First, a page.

What do you want your legacy to be? How do you want to be remembered?
For the past few weeks in Sunday School, couples from the church will come in and give their testimonies. Each couple is asked to talk about how they each became Christians, what they went through growing up, and how they met and fell in love. It's really cool to hear their stories and get to know people in the church better. As a youth group we've had some really good fellowship by simply asking them questions and talking about their lives with them.
And it's left me thinking about my life and what I want to be remembered for. As a senior, I have a unique vantage point. It's weird knowing my high school days are almost over (I'll finish all my required HS credits this semester). I've done a lot of reflection, looking back at the past three years and wondering if the reputation I've built for myself as a high schooler is the one that I really desire. I've been asking, Is this what I want my legacy to be? Is this what I want to be remembered for? Probably not.
For all of the great things I've done and for all the ways I know I've followed Jesus, there's a lot of things I did that I regret. I've done things that have hurt my reputation. I know we all have because nobody is perfect. But I don't want my reputation in college to be the same as my reputation in high school. In the first two years of high school, I was known for being a flirt, loose with my mouth, and for being arrogant, mean, perverted, and immature. The past year, my junior year, I got a lot better, but my sarcasm is still a defining characteristic. What's weird is that I felt like I had put that mostly behind me. I mean, my humor is a part of me, and I love laughing and making people laugh, but I also enjoy pushing peoples' buttons and making situations awkward (and I have a writer's vocabulary and imagination), so I have to be extremely careful with what I say.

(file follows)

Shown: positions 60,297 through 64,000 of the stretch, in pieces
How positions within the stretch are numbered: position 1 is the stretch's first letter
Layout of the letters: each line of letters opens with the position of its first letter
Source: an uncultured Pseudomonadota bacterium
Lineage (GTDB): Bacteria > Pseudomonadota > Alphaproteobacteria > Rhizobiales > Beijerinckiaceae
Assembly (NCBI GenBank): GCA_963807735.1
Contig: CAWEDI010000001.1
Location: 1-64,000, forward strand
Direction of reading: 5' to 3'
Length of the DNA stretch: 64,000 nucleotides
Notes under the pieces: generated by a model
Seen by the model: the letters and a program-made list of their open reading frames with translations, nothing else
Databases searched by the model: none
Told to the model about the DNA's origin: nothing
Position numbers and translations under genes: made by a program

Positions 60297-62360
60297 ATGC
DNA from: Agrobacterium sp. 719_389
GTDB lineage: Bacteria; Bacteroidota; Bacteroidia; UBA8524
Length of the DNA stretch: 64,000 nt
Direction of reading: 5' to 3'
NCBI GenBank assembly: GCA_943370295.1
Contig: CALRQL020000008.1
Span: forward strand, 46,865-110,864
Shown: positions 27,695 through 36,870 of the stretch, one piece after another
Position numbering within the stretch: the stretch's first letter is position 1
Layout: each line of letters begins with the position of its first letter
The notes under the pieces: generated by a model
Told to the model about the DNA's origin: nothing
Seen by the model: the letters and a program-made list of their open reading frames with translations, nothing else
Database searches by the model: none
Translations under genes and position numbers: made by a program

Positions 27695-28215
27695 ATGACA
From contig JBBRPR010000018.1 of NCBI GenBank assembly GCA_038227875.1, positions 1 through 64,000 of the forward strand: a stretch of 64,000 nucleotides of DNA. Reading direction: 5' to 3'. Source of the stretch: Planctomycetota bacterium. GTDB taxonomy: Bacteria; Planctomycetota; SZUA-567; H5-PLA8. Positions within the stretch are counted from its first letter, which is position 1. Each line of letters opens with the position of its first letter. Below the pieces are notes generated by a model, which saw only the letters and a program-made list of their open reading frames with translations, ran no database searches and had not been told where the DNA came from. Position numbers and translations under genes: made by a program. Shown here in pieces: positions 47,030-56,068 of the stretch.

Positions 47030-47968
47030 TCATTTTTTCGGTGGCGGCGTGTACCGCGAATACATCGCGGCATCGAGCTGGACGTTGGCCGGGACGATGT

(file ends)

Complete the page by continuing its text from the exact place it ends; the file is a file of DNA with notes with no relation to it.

During my first summer working at Life Action, the Christian family camp I attend and volunteer at each summer, I acted exactly like I said I acted my first two years of high school: I flirted, I was loose with my mouth, I was arrogant, mean, perverted, and immature. The next year, I changed. I went to Life Action that next summer planning on using my mouth to encourage and uplift instead of using it to tear down and be mean. I did what I set out to do, and people were astonished at how much I had changed.
One night at a testimonial, I shared about how I had decided to use my mouth to encourage instead of for mean purposes. Afterwards, I had several people come up and admit they were afraid to see me again that summer because they didn't want to be around me and my mouth. You know what I mean, right? It's like when you hate going to your grandparents' house for Thanksgiving because there's that one annoying family member there, but you have to go. That's how everyone felt about me. But when they saw how I had changed, people liked me.
But somehow over the past few months, my old mouth came back. I've noticed that my humor has become hurtful and my close friends have told me I need to stop. So I've decided to stop. I don't want to be remembered as the guy who couldn't stop the sarcasm or be encouraging. I want to be an encourager; up-lifting, kind, polite, and enjoyable to be around. As I said earlier, that doesn't mean I'll stop being funny; it just means I won't go for cheap shots with my sarcasm or be a jerk. That's not how I want to be remembered.